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Sunday, February 03, 2008

Lose weight: Look slimmer, feel trimmer!

Simple Slimming
Spring is right around the corner and retailers have already begun stocking their floors with warm-weather goods -- including swimsuits. Besides looking great on the beach, commonsense tells us that one of the best things you can do for your overall health is to drop a few pounds. Or maybe more than a few pounds.
Being overweight significantly increases your risk of heart disease, diabetes, stroke, high blood pressure, cancer ... the list seems almost endless. Plus, if you do get sick or need surgery, being overweight can make any treatments riskier.

You know the drill when it comes to losing weight -- take in fewer calories, burn more calories. But you also know that most diets and quick weight-loss plans have about as much substance as a politician's campaign pledges. You're better off finding several simple things you can do on a daily basis -- along with following the cardinal rules of eating more vegetables and less fat and getting more physical activity. Together, they should send the scale numbers in the right direction: down.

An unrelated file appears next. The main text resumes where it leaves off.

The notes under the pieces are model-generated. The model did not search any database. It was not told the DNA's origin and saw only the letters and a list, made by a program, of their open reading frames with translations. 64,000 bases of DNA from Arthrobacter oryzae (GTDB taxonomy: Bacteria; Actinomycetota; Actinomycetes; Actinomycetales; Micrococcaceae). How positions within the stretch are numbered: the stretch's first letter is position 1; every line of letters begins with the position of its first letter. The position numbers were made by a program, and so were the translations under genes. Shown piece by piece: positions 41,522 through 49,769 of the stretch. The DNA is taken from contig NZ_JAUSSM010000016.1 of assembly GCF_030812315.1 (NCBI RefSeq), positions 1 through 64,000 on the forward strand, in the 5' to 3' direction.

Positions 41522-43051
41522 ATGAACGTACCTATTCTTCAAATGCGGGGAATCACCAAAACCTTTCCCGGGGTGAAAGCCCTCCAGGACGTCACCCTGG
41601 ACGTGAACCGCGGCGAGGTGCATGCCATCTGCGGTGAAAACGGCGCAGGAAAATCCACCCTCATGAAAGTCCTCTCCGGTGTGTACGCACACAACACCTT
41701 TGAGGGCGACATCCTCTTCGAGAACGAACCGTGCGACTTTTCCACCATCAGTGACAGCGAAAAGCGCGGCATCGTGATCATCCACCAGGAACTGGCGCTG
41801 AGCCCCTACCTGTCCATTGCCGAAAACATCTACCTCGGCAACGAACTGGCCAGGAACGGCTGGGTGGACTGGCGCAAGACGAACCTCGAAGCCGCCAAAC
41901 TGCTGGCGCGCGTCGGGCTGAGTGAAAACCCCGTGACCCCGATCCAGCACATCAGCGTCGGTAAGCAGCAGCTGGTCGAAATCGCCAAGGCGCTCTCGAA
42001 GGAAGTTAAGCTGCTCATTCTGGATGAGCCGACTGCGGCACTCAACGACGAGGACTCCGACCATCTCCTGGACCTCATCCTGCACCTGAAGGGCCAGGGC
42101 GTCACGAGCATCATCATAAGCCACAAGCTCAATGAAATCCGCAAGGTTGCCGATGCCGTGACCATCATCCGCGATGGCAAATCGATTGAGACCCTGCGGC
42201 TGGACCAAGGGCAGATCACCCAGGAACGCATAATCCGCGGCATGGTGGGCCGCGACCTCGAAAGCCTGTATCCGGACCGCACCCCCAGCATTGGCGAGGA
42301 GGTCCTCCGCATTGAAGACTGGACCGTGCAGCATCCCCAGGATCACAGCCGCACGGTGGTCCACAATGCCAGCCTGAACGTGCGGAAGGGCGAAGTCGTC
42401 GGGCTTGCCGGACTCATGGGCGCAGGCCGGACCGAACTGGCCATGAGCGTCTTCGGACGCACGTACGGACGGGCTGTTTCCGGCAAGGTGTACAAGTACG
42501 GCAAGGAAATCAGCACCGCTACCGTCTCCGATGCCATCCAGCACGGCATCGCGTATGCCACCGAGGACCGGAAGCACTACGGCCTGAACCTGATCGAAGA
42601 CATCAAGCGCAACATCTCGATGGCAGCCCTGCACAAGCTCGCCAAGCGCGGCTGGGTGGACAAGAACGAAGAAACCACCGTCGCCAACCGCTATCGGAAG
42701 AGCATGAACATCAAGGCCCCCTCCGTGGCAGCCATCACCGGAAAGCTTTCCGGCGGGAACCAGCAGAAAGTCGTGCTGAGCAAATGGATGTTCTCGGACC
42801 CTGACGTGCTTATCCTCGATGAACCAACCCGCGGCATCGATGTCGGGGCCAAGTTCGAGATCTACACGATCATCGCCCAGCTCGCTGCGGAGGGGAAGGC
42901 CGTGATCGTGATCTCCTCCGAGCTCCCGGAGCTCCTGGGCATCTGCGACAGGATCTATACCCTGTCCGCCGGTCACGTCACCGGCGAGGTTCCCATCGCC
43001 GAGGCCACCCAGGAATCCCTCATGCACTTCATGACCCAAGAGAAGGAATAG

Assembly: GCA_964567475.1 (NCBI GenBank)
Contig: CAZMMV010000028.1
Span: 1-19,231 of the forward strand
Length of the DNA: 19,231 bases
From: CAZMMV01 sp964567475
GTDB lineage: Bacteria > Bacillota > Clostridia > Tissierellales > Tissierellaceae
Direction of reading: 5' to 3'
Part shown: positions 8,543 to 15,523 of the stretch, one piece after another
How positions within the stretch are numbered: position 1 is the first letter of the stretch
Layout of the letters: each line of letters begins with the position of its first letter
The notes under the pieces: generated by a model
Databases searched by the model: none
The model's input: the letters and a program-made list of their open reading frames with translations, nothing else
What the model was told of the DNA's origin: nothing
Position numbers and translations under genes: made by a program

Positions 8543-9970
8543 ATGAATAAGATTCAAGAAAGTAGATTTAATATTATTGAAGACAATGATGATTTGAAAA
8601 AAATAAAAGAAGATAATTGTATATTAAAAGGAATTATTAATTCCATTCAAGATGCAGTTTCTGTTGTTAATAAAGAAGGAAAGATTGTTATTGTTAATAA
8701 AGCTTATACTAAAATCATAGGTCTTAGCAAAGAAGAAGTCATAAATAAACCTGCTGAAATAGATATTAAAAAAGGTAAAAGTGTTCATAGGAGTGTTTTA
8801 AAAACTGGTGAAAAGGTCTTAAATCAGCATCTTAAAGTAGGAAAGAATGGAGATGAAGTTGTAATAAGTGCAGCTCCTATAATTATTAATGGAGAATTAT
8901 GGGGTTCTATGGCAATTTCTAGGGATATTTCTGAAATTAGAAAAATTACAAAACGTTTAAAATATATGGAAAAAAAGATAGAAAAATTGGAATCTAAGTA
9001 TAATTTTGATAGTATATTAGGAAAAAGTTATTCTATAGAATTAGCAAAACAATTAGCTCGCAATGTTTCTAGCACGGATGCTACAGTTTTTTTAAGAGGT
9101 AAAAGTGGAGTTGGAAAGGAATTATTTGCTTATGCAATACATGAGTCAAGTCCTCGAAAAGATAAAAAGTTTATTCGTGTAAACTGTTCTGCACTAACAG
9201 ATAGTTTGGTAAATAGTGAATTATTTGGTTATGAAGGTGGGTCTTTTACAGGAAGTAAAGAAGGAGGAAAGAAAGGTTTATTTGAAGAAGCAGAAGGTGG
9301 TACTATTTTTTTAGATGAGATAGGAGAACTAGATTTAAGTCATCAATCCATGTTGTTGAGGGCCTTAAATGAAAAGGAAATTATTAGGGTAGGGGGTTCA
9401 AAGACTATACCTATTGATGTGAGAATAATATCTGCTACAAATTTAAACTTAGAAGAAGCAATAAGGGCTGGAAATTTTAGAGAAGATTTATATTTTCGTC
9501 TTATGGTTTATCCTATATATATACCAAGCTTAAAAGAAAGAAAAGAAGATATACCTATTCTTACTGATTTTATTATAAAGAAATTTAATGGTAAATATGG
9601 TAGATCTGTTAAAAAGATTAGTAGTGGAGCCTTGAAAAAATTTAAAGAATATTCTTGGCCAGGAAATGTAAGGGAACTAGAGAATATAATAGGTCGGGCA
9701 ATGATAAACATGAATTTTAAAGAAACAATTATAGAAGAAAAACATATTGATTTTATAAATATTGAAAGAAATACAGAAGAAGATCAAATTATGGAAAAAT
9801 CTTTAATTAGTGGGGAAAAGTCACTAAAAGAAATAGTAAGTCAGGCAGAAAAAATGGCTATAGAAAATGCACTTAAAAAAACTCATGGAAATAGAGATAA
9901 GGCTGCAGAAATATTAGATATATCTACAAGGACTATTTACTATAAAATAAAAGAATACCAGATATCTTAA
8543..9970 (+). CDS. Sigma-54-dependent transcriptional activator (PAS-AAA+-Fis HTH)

1. Once a week, indulge in a high-calorie-tasting, but low-calorie, treat. This should help keep you from feeling deprived and binging on higher-calorie foods. For instance:
Lobster. Just 83 calories in 3 ounces.

2. Treat high-calorie foods as jewels in the crown. Make a spoonful of ice cream the jewel and a bowl of fruit the crown. Cut down on the chips by pairing each bite with lots of chunky, filling fresh salsa, suggests Jeff Novick, director of nutrition at the Pritikin Longevity Center & Spa in Florida. Balance a little cheese with a lot of salad.

3. After breakfast, make water your primary drink. At breakfast, go ahead and drink orange juice. But throughout the rest of the day, focus on water instead of juice or soda. The average American consumes an extra 245 calories a day from soft drinks. That's nearly 90,000 calories a year -- or 25 pounds! And research shows that despite the calories, sugary drinks don't trigger a sense of fullness the way that food does.

4. Carry a palm-size notebook everywhere you go for one week. Write down every single morsel that enters your lips -- even water. Studies have found that people who maintain food diaries wind up eating about 15 percent less food than those who don't.


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